Home
|
Full Index
|
People Index
|
Place Index
|
Creature Index
|
Thing Index
|
Event Index
|
Chronology

The Thain's Book
An encyclopedia of Middle-earth and Numenor

Gimli

Biography
Important Dates
Names & Titles
Genealogy

Vital Statistics:

Race: Dwarves
Date of Birth: 2879 of the Third Age
Date of Death: Sometime after 120 of the Fourth Age
Residences: Blue Mountains; Lonely Mountain; Glittering Caves
Parents: Father - Gloin, mother - unknown
Siblings: None
Spouse: None
Children: None
Weapon: Axe
Galadriel's gift: Three strands of her hair

John Rhys-Davies as Gimli
John Rhys-Davies as Gimli
in the New Line Film
Gimli by Alan Lee
Gimli by Alan Lee

Biography:

Gimli was a stout-hearted and loyal Dwarf. His father Gloin had been one of Bilbo Baggins' companions on the quest to the Lonely Mountain, and Gimli was a member of the Fellowship that accompanied Frodo Baggins on the quest to destroy the One Ring. Gimli overcame his suspicion of Elves as he grew to admire Galadriel and formed a lasting friendship with Legolas, earning him the name Elf-friend.

Gimli was born in 2879 of the Third Age. His father Gloin was of the line of Durin; his mother's name is not known. In his youth, Gimli lived in the Blue Mountains west of Eriador. After the Dwarves reclaimed the Lonely Mountain in 2941, Gloin relocated his family there and became prosperous.

Around 3017, a messenger came to the Lonely Mountain from Mordor seeking news of Bilbo and the Ring he had found. Gloin and Gimli were sent to Rivendell to warn Bilbo and seek advice from Elrond. They arrived at Rivendell in October of 3018 and on the 25th they attended the Council of Elrond. At the Council it was decided that the Ring must be taken to Mordor and destroyed, and Frodo Baggins volunteered for this task.

Gimli was chosen to represent the Dwarves in the Fellowship of the Ring. When they left Rivendell on December 25, Gimli wore a shirt of steel rings and carried a broad-bladed axe. Elrond told the members of the Fellowship that they were not bound by oath to remain with the Ring-bearer, but Gimli replied, "Faithless is he that says farewell when the road darkens." (FotR, p. 294)

As the Fellowship approached the Misty Mountains, Gimli caught sight of the peaks of Barazinbar, Zirakzigil and Bundushathur for only the second time in his life. His heart trembled at the thought of seeing Mirrormere in the Dimrill Dale that lay beyond the mountains.

The Fellowship was prevented from crossing the mountains at the Redhorn Gate by a blizzard. Gimli told his companions that Caradhras had always had a cruel reputation, and he advised them to turn back. But their way was blocked with snow and they had to dig their way out. Gimli claimed it was the ill will of Caradhras.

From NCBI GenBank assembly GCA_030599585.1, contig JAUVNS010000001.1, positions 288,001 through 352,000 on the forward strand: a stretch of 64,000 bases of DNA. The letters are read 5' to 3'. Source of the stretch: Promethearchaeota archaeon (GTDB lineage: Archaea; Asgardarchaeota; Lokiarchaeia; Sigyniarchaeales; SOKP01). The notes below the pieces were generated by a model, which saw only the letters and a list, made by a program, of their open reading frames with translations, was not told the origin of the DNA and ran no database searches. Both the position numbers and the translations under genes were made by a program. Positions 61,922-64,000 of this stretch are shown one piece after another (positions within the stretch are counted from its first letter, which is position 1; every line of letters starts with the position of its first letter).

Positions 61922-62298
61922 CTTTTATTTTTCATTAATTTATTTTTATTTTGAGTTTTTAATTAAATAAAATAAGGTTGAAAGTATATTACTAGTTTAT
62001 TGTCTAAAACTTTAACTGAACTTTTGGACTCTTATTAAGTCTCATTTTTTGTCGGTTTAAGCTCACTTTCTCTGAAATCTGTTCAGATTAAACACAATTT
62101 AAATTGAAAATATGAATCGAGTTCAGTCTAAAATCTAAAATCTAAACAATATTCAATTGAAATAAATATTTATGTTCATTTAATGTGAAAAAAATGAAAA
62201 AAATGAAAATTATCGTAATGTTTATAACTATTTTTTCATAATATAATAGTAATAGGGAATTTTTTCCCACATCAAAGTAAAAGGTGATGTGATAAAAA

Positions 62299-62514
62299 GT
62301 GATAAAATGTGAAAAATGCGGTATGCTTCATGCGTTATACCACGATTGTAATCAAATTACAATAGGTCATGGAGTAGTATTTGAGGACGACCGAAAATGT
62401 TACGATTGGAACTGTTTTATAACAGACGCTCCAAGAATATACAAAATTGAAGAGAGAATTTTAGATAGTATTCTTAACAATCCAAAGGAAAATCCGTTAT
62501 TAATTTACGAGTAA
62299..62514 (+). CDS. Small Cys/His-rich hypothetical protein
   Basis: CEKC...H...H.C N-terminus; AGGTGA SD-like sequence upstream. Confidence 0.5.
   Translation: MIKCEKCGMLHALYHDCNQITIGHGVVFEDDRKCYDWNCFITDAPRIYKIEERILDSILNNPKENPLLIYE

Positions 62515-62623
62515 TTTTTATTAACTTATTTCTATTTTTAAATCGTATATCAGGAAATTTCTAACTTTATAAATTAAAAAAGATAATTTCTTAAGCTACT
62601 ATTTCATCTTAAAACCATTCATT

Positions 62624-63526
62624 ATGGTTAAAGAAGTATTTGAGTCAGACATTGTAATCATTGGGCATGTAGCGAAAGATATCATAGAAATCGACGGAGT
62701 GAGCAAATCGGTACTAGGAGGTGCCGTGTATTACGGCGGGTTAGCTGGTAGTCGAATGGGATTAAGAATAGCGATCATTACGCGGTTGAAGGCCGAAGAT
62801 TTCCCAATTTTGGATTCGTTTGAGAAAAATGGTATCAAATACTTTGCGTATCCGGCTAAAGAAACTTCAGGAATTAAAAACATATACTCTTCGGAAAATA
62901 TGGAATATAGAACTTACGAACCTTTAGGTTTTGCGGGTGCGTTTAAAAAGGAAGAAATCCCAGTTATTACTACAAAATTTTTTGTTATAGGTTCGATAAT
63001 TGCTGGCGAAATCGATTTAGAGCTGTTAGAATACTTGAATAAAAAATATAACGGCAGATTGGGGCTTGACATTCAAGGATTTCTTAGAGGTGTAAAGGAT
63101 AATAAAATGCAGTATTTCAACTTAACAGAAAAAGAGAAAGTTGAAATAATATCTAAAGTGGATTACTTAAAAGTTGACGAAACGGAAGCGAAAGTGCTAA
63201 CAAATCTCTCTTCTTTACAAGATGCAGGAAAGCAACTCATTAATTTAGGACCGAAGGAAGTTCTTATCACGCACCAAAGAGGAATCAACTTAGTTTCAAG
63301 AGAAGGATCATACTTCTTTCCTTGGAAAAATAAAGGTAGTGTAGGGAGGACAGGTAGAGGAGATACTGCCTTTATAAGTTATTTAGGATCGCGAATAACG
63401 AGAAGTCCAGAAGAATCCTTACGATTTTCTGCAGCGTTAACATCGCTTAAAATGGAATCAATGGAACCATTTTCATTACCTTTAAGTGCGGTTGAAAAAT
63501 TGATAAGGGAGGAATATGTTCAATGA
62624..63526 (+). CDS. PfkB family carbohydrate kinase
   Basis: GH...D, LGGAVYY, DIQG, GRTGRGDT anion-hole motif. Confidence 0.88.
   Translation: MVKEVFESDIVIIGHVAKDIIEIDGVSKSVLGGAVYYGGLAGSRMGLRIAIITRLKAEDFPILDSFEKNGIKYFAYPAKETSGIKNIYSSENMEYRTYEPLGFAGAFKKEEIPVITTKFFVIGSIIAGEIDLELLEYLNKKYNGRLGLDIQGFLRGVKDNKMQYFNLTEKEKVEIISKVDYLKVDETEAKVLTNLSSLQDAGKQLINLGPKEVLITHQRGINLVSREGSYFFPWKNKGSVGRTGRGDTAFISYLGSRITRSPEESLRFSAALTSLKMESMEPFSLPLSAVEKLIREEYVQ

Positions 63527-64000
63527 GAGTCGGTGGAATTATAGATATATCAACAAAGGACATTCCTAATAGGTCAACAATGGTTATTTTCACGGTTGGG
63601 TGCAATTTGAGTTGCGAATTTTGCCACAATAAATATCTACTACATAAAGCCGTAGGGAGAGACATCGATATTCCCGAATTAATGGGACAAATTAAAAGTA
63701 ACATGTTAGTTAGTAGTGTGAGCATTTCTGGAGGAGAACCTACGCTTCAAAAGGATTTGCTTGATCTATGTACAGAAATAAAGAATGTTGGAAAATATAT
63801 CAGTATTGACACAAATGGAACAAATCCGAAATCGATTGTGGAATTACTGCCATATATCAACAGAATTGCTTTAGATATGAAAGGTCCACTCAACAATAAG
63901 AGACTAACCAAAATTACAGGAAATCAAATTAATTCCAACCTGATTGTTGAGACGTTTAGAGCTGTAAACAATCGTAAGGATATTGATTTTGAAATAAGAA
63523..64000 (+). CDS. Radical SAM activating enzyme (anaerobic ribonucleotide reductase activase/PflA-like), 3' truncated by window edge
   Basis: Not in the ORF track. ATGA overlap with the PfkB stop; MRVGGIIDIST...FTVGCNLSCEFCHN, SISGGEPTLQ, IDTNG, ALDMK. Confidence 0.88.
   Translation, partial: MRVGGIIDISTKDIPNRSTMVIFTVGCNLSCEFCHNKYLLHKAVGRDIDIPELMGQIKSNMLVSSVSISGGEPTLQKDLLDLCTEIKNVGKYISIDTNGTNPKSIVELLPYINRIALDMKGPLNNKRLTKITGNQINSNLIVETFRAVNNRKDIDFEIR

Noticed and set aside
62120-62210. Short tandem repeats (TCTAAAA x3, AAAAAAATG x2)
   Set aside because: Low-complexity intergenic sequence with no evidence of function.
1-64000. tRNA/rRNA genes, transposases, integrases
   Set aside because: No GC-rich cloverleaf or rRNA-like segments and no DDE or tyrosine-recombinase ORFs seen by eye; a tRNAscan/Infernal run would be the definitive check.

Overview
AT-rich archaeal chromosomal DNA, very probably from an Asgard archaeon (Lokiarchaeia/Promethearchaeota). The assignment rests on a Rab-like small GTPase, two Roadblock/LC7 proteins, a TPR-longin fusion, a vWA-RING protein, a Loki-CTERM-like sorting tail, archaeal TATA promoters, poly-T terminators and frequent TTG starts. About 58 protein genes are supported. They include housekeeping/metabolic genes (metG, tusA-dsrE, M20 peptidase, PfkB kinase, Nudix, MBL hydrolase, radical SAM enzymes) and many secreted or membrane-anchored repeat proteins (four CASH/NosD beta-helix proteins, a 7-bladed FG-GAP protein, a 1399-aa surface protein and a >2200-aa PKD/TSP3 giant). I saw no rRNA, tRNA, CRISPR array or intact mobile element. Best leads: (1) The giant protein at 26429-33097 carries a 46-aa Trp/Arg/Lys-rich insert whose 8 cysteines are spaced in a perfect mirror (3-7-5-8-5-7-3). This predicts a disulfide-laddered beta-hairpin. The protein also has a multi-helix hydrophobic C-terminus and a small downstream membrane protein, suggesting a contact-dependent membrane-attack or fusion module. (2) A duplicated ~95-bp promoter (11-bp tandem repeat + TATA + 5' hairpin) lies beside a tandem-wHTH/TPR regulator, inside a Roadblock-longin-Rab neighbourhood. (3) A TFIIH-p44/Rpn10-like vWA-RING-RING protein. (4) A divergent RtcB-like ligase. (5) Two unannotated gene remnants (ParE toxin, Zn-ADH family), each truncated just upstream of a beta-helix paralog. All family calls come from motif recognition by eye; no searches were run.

Gandalf proposed that they take the passage under the mountains through the Mines of Moria. Gimli was the first to agree to this suggestion, for he longed to see the ancient Dwarf realm of the Dwarrowdelf. The Fellowship's decision was forced when they were attacked by Wargs. Gimli fought the beasts stoutly with his axe, and then Gandalf led the way to Moria with Gimli at his side.

They reached the West-gate, which had once been the site of commerce between the Dwarves and the Elves. Both Gimli and Legolas denied that their people were responsible for the rift between the two races. Gandalf urged the Dwarf and the Elf to remain friends for he needed their help.

Gimli was aware that doors made by Dwarves are invisible when shut, but he said that the password to the Gates of Moria was long forgotten. At last Gandalf realized that the password was given in the inscription, "Speak, friend, and enter," and the doors opened.

Gimli was not able give Gandalf much help in finding the right path, for the Mines were vast beyond his imaginings, but he walked at the Wizard's side and his courage did not falter. At length they came to a great hall that revealed the craft of the Dwarves with its high ceiling, many pillars, and black polished walls. Gimli chanted a song that recalled the splendor of the Dwarrowdelf at its height.

The next day in the Chamber of Mazarbul, the Fellowship discovered the tomb of Gimli's kinsman Balin, who had led an expedition to Moria thirty years earlier. Gimli cast his hood over his face in sorrow. From the Book of Mazarbul they learned that Balin's colony had lasted only five years before they were overtaken by Orcs. Gimli took the book for safekeeping to pass on to Dain.

Then drums were heard and Orcs entered the Chamber. The Fellowship fought hard, and Gimli hewed the legs out from under an Orc who jumped onto Balin's tomb. Thirteen Orcs were killed and the rest retreated. The Fellowship fled through the east door, but Gimli remained by Balin's tomb until Legolas dragged him away.